Nepal has made no progress on justice for crimes under international law in the 15 years since the signing of the Comprehensive Peace Agreement (CPA), four international rights organisations said today.
Issuing a press statement, Amnesty International, International Commission of Jurists, Human Rights Watch and TRIAL International said that the government of Nepal should put the needs of victims front and center and set out a clear timeline for holding meaningful consultations and upholding its legal obligations.
"Successive Nepali governments have pledged to deliver truth, justice and reparations to victims, including by implementing a 2015 Supreme Court ruling to amend the transitional justice law to disallow amnesties for serious crimes. Nevertheless, they have repeatedly failed to do so. Instead, the two transitional justice commissions have become inactive, while successive governments have used their theoretical existence as a pretext to prevent cases from proceeding through the regular courts," read the statement.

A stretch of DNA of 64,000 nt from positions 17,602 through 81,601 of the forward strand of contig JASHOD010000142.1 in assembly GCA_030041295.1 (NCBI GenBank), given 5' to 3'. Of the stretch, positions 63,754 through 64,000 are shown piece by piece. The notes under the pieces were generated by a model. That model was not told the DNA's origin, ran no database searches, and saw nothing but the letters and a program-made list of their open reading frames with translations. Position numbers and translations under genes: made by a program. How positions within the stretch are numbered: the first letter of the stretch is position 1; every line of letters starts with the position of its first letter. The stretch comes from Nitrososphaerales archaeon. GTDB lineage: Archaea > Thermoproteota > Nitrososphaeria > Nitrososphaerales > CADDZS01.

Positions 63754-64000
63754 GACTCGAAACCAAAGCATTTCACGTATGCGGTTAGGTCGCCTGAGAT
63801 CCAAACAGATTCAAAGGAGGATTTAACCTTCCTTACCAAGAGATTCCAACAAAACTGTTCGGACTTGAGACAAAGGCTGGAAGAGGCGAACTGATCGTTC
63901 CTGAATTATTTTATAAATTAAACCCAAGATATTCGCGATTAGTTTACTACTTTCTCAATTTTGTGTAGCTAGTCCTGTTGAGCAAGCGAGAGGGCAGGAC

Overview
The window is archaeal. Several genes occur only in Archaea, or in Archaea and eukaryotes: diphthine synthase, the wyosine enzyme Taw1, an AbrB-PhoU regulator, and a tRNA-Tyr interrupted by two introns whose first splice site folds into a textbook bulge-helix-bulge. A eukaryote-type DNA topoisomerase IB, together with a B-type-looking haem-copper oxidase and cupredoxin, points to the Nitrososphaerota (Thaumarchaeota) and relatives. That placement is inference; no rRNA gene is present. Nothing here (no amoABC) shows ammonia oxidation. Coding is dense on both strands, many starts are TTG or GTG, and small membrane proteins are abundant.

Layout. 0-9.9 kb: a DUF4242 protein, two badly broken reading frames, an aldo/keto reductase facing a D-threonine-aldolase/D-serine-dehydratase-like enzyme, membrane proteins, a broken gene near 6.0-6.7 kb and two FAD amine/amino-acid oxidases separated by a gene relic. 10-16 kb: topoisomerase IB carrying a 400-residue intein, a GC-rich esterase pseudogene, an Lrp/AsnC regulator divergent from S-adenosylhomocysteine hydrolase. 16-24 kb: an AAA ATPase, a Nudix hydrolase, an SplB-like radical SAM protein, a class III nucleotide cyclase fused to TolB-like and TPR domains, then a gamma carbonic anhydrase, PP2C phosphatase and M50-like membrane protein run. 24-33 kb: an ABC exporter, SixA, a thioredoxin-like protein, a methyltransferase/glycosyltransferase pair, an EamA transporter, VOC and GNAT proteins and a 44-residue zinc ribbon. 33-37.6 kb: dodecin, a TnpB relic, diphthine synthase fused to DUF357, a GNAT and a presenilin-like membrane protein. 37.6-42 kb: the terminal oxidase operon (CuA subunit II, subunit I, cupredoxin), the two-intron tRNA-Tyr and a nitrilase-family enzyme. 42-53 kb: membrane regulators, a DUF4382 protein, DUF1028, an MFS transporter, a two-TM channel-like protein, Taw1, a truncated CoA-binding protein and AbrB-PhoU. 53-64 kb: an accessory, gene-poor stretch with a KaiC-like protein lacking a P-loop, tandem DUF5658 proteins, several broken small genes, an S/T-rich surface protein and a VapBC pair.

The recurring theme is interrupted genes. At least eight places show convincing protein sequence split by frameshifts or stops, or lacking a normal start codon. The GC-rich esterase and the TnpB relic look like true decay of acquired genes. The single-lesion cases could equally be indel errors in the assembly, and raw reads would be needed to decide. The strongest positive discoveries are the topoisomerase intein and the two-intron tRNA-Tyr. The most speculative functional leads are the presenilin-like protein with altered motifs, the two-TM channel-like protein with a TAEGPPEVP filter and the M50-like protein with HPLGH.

The authorities’ reluctance to meet their obligation to investigate and prosecute grave crimes has deepened the suffering of victims, undermined the rule of law, and increased the risk of future violations, it said.
It said that as long as justice is denied in Nepal, those allegedly responsible for international crimes committed during the conflict remain vulnerable to prosecution abroad under the principle of universal jurisdiction.
The CPA signed on 21 November 2006, between the then government and former Maoist rebels contained a commitment “to investigate the truth about people seriously violating human rights and involved in crimes against humanity.”
“Nepal’s international partners should press the government to fulfill its legal obligations and fulfill its commitments on justice and accountability, and stand ready to support a credible justice process,” Director of Amnesty International Nepal Nirajan Thapaliya is quoted as saying in the statement.
Source: National News Agency Nepal